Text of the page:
Sometimes the storm she felt coming would miss them, and she would watch it cross the horizon. Something that seemed so huge and world-changing when it passed overhead looked so small and pleasant from half a mile away. Just a single blue-black cloud being pushed over the plains, a long trail of rain under and behind it. From a distance it was almost peaceful. There was a life lesson there, but life had taught her every lesson it had already, and she was over it.

There were the times the cloudy sky would turn green, and even then she would stay on the porch. Green sky didn’t always mean twister, and when it did…well, the diner was about a thousand square feet and sitting in the middle of a hundred square miles. Usually there was a good distance between a twister and them. If the twister was behind the diner, the others inside might come out and join her, watch with nervous chatter as it wound its way across the grass. If the twister was in front of the diner, across the road, they’d go out to watch it from the parking lot. But she didn’t care for that side of the diner, so she’d stay inside, marrying ketchups as she listed to the alarm blare out of the radio.

This time last year a twister cruising along the back had made a sudden hard turn and started coming right for them. The others had stood with her and watched for a couple of minutes, the volume of their chatter growing, until they decided the twister wasn’t going to turn again. Then they were all running, taking their chatter with them, the patrons allowing themselves to be hustled down into the cellar by the cook. She’d stayed, of course, watching that wind demon come right for her, still smoking her cigarette. Never would have moved if Mr. Larabee hadn’t picked her up around the waist and hauled her inside. Mr. Larabee wasn’t a big man. His arms had ached for weeks after. The twister had, indeed, turned again, missing the diner by half a mile.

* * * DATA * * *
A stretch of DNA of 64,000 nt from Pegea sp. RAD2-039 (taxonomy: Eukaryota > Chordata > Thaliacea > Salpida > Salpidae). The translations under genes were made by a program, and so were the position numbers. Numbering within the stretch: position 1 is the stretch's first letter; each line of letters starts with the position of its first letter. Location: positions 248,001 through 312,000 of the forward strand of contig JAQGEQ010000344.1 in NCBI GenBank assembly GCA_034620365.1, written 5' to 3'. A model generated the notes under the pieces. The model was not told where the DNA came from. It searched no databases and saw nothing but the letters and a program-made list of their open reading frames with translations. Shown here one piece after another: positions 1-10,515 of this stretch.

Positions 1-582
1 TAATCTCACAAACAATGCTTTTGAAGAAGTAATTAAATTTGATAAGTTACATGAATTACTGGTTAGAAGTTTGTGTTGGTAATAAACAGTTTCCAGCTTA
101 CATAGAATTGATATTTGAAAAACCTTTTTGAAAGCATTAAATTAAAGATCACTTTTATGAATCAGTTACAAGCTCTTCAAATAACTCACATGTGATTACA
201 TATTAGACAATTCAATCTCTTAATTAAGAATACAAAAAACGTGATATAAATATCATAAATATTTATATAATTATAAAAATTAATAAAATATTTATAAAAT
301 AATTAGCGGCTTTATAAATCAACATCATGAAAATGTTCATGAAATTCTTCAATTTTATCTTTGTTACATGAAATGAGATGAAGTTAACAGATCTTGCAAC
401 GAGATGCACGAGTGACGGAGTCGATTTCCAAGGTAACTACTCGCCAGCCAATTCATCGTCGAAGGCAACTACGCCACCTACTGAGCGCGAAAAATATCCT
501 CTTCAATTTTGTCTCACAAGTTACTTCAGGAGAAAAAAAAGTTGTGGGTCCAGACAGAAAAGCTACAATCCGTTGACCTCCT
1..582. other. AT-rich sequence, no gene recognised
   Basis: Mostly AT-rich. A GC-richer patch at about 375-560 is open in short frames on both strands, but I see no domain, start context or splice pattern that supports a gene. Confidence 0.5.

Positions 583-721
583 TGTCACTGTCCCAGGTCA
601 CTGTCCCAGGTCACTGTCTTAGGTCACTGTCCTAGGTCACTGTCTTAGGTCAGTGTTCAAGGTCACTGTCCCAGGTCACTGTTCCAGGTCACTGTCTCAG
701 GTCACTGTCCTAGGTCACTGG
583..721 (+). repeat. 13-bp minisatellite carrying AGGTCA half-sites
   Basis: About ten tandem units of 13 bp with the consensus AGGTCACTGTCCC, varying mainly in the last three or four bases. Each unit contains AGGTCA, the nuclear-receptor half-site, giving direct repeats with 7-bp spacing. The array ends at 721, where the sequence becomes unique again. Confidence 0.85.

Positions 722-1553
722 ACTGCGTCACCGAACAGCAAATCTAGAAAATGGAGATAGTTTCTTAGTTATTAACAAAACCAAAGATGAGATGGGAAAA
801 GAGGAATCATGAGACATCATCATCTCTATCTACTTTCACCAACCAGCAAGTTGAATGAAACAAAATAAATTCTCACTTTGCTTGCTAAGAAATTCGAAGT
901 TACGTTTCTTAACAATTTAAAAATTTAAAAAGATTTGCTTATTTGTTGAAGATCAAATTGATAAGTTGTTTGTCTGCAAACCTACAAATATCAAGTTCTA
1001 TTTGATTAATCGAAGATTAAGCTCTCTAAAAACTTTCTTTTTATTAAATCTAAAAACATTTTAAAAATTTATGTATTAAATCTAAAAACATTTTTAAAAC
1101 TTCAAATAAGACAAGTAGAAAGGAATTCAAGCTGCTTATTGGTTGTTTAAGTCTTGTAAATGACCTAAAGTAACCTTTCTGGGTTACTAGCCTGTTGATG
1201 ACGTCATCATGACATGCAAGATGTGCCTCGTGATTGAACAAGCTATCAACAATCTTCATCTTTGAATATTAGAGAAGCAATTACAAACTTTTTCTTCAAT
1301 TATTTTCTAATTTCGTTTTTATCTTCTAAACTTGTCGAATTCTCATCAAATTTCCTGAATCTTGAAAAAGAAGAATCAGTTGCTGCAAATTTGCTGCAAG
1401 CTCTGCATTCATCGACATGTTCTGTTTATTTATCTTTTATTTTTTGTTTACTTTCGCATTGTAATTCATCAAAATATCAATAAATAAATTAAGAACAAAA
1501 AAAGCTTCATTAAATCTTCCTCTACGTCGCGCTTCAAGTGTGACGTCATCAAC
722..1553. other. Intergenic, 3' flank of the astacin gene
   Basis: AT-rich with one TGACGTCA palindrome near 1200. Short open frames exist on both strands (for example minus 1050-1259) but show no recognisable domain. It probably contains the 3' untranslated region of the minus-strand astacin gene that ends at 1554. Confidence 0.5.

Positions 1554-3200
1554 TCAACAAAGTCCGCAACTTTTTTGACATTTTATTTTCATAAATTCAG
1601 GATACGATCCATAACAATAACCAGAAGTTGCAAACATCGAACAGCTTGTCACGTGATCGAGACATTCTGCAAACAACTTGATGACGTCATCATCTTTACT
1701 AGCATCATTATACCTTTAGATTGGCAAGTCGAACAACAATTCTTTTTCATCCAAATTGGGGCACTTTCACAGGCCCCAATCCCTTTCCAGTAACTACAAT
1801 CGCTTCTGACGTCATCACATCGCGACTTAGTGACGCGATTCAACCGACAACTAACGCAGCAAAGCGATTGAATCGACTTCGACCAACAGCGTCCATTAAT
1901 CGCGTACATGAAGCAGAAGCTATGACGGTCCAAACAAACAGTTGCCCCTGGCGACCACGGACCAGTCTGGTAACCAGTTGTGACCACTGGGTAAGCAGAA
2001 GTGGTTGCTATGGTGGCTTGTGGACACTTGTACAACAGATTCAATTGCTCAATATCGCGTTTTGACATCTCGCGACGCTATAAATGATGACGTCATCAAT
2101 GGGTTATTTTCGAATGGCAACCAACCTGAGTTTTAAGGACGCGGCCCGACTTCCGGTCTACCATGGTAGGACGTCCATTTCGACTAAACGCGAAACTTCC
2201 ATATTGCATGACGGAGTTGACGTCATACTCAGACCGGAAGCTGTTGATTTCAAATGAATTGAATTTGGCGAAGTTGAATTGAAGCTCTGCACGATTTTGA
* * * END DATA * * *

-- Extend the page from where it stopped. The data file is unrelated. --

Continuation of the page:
“Ain’t you got any sense, girl?” Mr. Larabee had asked as the sun had broken through the other side of the storm. He had been rubbing his arms, his face still milk-white.

Of course she had sense. She had the good sense not to tell him the truth. To tell him she was more like the grasses and the fences than she was like the sky. That even if that twister had hit her head on and tossed her a mile the worst that would happen is her hair would get mussed. Mr. Larabee would never believe it, of course. But he’d never look at her the same either.

“I froze,” was all she had said. And life had gone on.

Life, for her, would always go on.

From inside the diner she heard the bell over the front door. She dropped her cigarette butt in the bucket of sand Mr. Larabee had put out just for her and gave the wild nothing one last glance. It didn’t need to be long. It, and she, would be here tomorrow.